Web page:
Tim Kaine, Virginia's junior senator and perhaps Hillary Clinton's running mate, has expressed his disappointment over Washington's failure to raise the minimum wage. Last year he sponsored legislation to raise the federal minimum to $12 an hour. Bobby Scott, Virginia's 3rd District representative, supports the idea. Virginia Rep. Gerry Connolly, another Democrat, also wants to raise the wage. So does Virginia's third Democratic congressman, Don Beyer—and so does President Obama.
And that's no surprise; it's a rare Democrat who doesn't want to raise the wage. Republicans aren't on board, though, so legislation to do so has languished in purgatory.
But Democrats don't have to wait for Republican assent to strike a blow on behalf of the working stiff. They could start right now—by encouraging their colleagues to stop exploiting cheap labor in their very own offices.
That cheap labor is provided by interns, usually of college age. Most of those interns do not work for the minimum wage. In fact, they don't work for any wage at all. They are unpaid.
As The New York Times recently reported, congressional offices "hire thousands of interns each year" but "pay very few of them." What's more, "the White House does not pay a single intern out of almost 100." Still more unpaid interns "come to work for local nonprofits." The interns either work second jobs to pay their bills or come from rich families that can support them.
Despite his support for higher wages, Beyer doesn't pay his interns. Neither does Connolly. Nor does Nancy Pelosi, another supporter of higher minimum wages. The same goes for Harry Reid. Not even the Democratic Congressional Campaign Committee pays its interns. Kaine and Scott both pay some of their interns, but not those who are getting course credit for the work. (Bernie Sanders, to his credit, pays interns $12 an hour, with evidently no exceptions.)
This is, to say the least, incongruous.
After all, it's an article of Democratic faith that raising the minimum wage is not just a nice idea but a moral imperative—indeed, nothing less than a matter of economic justice. Therefore, to pay workers a measly $7.25 an hour—rather than $10.10 an hour, or $12 an hour, or $15 an hour—is simply wrong.
But if it is morally wrong to pay workers only $7.25 an hour, how can it be right to pay some of them $0.00 an hour?
Well, there are reasons. Or excuses, depending on how you look at it. As Connolly's website notes, "an internship provides an excellent opportunity to gain valuable experience." Besides, "internships are available expressly for the purpose of furthering educational objectives, therefore they are unpaid." Beyer's office makes a similar point: "Although all internships in all offices are unpaid, interns gain invaluable work experience."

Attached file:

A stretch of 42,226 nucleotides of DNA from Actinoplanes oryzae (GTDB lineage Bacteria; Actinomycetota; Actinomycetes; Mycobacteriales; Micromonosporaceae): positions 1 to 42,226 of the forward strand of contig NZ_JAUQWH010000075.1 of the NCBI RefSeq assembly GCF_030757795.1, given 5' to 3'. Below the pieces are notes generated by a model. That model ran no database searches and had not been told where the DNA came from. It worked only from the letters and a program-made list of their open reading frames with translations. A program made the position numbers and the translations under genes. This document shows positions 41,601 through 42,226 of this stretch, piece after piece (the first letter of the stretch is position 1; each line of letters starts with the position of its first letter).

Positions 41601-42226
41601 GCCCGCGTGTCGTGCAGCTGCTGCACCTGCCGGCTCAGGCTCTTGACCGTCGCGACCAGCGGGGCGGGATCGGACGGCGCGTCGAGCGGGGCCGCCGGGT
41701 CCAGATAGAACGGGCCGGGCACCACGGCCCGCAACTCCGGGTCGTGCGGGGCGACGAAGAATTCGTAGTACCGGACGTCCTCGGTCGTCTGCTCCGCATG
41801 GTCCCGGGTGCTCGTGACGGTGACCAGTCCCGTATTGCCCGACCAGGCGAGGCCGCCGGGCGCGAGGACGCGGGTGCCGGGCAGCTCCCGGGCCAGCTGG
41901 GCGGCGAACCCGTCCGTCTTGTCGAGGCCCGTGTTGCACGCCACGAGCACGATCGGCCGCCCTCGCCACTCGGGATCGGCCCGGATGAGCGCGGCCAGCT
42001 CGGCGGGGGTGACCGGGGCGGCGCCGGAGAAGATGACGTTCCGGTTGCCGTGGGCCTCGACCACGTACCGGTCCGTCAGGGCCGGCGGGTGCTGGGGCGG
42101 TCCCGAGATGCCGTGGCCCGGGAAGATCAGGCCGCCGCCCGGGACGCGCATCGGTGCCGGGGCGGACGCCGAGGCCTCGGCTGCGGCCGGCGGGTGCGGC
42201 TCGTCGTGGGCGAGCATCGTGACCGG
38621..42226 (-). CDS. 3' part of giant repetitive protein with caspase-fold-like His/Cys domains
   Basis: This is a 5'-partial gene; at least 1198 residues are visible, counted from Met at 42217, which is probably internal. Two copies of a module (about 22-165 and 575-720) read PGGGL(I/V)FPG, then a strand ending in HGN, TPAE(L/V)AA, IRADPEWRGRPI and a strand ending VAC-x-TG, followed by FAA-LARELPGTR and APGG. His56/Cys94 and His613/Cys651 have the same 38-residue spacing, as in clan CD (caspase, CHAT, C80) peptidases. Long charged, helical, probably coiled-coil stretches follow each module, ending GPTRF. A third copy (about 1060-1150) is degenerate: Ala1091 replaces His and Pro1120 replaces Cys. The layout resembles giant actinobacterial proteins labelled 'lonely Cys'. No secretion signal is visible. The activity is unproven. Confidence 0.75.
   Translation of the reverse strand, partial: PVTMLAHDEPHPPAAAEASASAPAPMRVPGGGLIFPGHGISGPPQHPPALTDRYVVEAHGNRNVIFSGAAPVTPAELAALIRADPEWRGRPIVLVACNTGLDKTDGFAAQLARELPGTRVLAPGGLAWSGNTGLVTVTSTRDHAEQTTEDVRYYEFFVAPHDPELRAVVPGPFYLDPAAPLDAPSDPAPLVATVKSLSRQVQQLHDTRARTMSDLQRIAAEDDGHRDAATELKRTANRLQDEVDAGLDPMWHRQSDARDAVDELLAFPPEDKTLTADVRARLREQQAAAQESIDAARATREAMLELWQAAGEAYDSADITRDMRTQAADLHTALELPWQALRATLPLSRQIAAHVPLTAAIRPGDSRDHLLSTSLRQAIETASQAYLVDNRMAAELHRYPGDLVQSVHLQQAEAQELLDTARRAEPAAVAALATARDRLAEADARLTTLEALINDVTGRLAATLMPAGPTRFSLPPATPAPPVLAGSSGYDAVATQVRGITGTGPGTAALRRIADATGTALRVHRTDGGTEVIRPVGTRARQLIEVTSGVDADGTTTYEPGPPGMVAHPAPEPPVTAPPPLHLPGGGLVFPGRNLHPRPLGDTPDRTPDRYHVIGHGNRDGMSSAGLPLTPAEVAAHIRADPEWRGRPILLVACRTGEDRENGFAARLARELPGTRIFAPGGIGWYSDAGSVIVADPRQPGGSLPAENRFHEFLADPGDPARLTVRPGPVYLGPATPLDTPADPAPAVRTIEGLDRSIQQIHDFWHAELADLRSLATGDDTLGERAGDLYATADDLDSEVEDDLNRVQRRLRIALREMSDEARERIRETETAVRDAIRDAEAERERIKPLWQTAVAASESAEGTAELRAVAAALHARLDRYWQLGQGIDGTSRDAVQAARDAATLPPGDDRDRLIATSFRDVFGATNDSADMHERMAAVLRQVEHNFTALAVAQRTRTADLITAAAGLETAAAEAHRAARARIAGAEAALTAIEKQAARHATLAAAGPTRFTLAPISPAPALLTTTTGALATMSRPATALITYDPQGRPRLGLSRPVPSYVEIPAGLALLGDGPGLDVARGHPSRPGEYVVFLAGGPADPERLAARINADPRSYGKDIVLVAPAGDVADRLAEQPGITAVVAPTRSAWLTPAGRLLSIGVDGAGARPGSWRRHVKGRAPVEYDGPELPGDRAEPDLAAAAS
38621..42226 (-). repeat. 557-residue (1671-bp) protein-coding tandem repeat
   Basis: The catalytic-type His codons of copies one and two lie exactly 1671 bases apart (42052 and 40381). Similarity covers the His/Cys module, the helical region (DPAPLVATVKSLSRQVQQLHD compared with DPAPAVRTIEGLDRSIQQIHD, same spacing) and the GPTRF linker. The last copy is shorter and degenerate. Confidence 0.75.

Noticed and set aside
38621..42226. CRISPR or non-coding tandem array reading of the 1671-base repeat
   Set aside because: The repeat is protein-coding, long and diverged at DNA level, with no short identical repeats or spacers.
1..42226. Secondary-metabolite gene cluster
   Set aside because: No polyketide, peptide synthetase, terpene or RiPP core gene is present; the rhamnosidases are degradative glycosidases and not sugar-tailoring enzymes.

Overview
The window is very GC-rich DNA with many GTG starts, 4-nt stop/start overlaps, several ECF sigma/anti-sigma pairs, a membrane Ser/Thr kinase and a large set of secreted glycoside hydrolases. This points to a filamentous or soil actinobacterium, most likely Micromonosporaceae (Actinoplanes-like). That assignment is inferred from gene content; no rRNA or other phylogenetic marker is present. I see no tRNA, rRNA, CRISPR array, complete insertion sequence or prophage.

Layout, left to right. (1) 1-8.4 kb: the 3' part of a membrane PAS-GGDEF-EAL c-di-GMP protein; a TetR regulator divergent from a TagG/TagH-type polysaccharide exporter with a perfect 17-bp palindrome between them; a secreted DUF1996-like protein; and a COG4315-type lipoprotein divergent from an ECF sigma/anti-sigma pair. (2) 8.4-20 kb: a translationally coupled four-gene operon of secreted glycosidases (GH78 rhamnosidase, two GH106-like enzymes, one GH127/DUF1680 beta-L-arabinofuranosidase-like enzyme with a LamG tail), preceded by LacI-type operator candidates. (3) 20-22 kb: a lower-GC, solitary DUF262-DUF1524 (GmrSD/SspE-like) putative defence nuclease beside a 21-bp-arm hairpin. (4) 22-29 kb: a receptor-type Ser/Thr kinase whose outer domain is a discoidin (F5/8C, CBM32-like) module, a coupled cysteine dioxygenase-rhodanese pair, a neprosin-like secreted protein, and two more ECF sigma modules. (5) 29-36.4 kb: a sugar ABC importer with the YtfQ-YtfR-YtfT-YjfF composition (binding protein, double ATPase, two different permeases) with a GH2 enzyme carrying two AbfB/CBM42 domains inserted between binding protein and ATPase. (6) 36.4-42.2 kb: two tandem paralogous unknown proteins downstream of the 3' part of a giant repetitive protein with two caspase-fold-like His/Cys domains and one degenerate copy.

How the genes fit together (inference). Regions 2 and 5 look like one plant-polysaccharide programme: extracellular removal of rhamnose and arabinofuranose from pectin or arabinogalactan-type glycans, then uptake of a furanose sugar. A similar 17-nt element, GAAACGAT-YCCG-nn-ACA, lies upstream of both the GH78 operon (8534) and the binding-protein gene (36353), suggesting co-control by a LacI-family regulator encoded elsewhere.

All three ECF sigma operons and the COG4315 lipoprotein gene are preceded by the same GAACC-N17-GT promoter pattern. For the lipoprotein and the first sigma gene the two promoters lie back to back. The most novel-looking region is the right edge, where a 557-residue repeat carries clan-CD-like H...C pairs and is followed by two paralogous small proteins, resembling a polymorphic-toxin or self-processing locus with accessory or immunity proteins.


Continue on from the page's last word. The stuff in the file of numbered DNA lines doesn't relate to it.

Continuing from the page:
And that makes a certain amount of sense. In fact, it makes so much sense that corporate America routinely calls attention to the same point when it argues against the government mandating high wages for entry-level and other low-skilled workers: Those employees are learning valuable job skills that will help them climb the ladder of success. The non-monetary compensation therefore makes up for the low pay.
But Democrats don't accept that argument when it comes from the private sector. So why do they use it themselves?
Congressional Democrats also tend to be keen on the concept of equal pay. Earlier this year the president and Democratic leaders gathered at a museum Obama was dedicating as the Women's Equality National Monument. "If we truly value fairness then America should be a level playing field," the president said. Equal pay for equal work is a fine principle. So why not practice it? How can Obama and other Democrats justify two different pay scales—one for the category of workers known as "employees" and one for the category known as "interns"? Especially when some of those interns are college graduates?
One of the reasons Donald Trump has attracted so much support is the sense that, as he puts it, the system is rigged: There is one set of rules for the nation's elite and another set for everybody else. So it's worth noting that the Fair Labor Standards Act does allow private employers to use unpaid interns in rare cases, under very strict criteria. Congress, however, applies a different, laxer version of the law to itself, which explicitly excludes interns from employees covered by the statute.
If the preceding isn't enough to convince Democrats, there's one more fact that might shame them into doing so. When The Atlantic looked at the issue a couple of years ago, it noted that only a third of U.S. senators pay their interns—and "most of them are Republicans."
Of course, Republicans generally don't try to force companies to pay workers more. Democrats who aren't willing to pay decent wages themselves have no business trying to, either.
This column originally appeared at the Richmond Times-Dispatch.